How the splicing process changes with age

The average number of expressed isoforms per gene in Homo sapiens, Mus musculus, Danio rerio and Nothobranchius furzeri for every studied tissue and time point (YM – young mature, M – mature,
A -aged, OA – old-age). No significant difference in the number of expressed isoforms per gene can be observed between different ages within each investigated species and tissue. In addition, the variance between the samples of each time point and tissue remains stable, except for the old-age brain and skin sample of Nothobranchius furzeri, showing a manifold increased variance. The lower amount of expressed isoforms in the two fish as compared to both mammals might be biased due to the less complete isoform annotation.

We are happy to announce that our study on alternative splicing during aging is now available as a preprint on bioRxiv. Alternative splicing is an important co- and post-transcriptional process in eukaryotes that enables altered forms (also referred to as isoforms) of mRNA molecules of a gene, leading to multiple mature transcripts of a single gene with possible different or modified encoded functionality. In this descriptive RNA-Seq study, we investigated if and how the isoform usage during aging changes among different tissues (blood, brain, liver, skin) within one species and compare changes of alternative splicing among four evolutionarily distinct species: human, mouse, zebrafish and killifish.

Missplicing of certain genes has already been linked to several age-associated diseases, such as progeria, Alzheimer’s disease, Parkinson’s disease and cancer. Nevertheless, many studies focus only on transcriptional variations of single genes or the expression changes of spliceosomal genes, coding for the proteins that aggregate to the spliceosomal machinery. Little is known on the general change of present and switching isoforms in different tissues over time.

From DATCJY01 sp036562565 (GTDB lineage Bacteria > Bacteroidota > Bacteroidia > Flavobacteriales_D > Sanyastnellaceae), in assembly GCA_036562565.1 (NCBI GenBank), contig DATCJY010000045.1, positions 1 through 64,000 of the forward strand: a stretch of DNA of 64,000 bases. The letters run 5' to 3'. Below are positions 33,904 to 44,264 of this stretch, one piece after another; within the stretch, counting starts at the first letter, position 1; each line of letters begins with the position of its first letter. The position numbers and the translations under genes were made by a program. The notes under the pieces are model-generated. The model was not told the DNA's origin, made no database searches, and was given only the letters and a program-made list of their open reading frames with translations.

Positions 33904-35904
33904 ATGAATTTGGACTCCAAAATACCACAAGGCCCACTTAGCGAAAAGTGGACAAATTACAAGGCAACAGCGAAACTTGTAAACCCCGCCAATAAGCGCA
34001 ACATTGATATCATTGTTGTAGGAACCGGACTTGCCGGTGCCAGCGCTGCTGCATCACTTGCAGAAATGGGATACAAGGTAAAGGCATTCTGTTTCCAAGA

Although we identified a multitude of differentially spliced genes among different time points, we observed little to no general changes in the transcriptomic landscape of the investigated samples. Although there is undoubtedly considerable influence of specifically spliced genes on certain age-associated processes, this study shows that alternative splicing remains stable for the majority of genes with aging.

Nevertheless, further studies based on single cell RNA-sequencing could give deeper insights in the diversity of the transcriptome during aging and its implication in biological processes. We are looking forward to get our hands on such data to unveil more connections between splicing and aging.

[bibtex file= key=Sieber:19]

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